LAFAYETTE — The Lafayette Parish School Board considered two bond proposals Wednesday night to fund $561 million in facility improvements and weighed the option of asking voters to help pay for a universal preschool program.
In the first resolution, members were asked to consider a plan that included a 2-mill property tax for maintenance over the next 20 years and the issuance of $561 million in general obligation bonds. Initially, an estimated 23 mills is needed to pay the debt service on the bonds, but the millage could fluctuate over time based on market conditions, said the board’s bond attorney, Jerry Osborne.
The second resolution included the same proposed millages and terms as the first, but also included a 5.4-mill proposal to generate $8.1 million annually for a 20-year period to offer universal Pre-K4 classes.
The board did not make any decisions related to the propositions or the timing to bring the issue to voters. But members were presented with two options: Oct. 22 and Nov. 19. If the board opts for an Oct. 22 ballot, it must approve a proposition by June 29.
The proposals related to facility improvements are in line with recommendations made by a committee charged with the oversight of the school system’s facilities master plan.
The master plan identified more than $1 billion in needs. Planners devised a capital improvement plan that identified more than $590 million in priority projects.
The district has started addressing some identified repairs, which reduced the estimated cost to $561 million, Billy Guidry, chief financial officer, said.
Sarah Walker, chairwoman of the oversight committee, told the board the proposals are missing provisions recommended by the committee: a specification that the millages would be directed to the facilities master plan and wording that the committee remain in place to oversee implementation.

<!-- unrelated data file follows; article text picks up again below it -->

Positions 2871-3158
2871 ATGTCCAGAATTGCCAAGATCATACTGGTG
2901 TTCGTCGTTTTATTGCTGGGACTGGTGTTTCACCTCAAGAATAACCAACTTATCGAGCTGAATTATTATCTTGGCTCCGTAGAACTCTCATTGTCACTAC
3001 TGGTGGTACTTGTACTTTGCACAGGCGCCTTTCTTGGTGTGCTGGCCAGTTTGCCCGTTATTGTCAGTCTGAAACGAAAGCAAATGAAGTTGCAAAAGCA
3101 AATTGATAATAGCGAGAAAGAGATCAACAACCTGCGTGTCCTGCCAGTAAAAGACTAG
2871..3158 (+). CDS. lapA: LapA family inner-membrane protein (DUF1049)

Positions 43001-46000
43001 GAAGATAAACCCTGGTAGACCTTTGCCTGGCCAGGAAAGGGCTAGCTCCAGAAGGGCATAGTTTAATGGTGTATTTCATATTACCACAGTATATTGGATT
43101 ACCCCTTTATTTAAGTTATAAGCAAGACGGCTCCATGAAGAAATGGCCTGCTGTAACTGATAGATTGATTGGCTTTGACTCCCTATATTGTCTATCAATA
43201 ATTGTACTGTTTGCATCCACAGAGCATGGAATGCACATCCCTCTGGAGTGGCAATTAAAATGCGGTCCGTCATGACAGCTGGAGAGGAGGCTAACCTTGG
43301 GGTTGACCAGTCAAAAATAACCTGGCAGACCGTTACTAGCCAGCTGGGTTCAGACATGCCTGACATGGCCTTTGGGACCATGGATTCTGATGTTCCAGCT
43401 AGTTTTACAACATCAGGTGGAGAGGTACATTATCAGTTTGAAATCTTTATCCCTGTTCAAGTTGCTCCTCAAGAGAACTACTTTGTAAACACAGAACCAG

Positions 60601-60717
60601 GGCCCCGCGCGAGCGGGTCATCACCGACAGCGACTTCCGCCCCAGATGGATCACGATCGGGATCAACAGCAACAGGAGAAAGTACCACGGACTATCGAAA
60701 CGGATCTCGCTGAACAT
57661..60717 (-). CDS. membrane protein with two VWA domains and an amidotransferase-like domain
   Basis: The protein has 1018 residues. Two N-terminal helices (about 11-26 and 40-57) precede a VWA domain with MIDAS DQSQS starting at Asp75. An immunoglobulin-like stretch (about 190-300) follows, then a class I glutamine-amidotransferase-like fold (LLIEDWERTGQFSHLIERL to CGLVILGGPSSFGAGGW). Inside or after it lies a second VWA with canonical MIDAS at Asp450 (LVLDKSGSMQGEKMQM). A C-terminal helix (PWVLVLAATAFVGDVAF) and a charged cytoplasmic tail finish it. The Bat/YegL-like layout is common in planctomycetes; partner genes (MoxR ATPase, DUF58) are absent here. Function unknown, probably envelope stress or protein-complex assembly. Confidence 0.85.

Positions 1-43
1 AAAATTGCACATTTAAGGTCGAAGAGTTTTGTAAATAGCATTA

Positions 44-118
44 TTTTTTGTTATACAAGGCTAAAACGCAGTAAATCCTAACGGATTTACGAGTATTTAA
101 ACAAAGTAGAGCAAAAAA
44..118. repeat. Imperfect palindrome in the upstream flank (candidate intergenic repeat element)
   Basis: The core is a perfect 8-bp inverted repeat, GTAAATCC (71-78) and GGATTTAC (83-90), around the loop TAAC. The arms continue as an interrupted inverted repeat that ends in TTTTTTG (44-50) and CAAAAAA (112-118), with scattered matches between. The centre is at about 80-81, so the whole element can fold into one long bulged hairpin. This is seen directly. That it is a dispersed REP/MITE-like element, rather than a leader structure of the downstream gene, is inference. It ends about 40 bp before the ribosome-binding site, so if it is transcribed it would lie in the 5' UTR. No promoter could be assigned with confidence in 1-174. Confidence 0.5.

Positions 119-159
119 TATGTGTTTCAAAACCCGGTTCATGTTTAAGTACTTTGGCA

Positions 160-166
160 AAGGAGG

Osborne advised the board against adding the provisions because of a state law that limits propositions to 400 words.
If the board opted to include the preschool proposition, Osborne recommended the board make it a separate and third proposition because of the word limit.
The board considered other financial decisions at Wednesday’s meeting after learning it needed to re-examine its federal Title I budget to pay for a potential $320,000 in supplemental education services officials said may be needed at eight schools based on performance last year.
In its budget review process, the board shifted at least $800,000 in Title I funding from other programs to pay for a deficit in the district’s preschool program.
Federal programs director Phyllis Bartlett told board members that the district is awaiting “clean data” from the state on standardized test scores but based on the district’s own review of current data, the additional services may be needed at a total of six schools — two each at the high, middle and elementary school levels. She said she would prefer not to identify the schools until data confirms which schools will need the services.
Districts are required to provide supplemental education services such as tutoring to schools identified by the state in need of improvement based on school performance.
The board discussed eliminating the district’s academic auditor program which cost an estimated $428,000 to cover the expense, but as of 9 p.m. it had not reached a decision.
Also during the meeting, recent Acadiana High graduates and student athletes Ryan Bergeron and Katie Stefan were recognized as the state winners in the National Interscholastic Athletic Administrators Association’s student scholar essay contest.
Stefan also won a $1,000 scholarship as Southern regional winner and is competing in the national contest, said James Simmons, district athletics director. Both students plan to attend the University of Louisiana at Lafayette in the fall.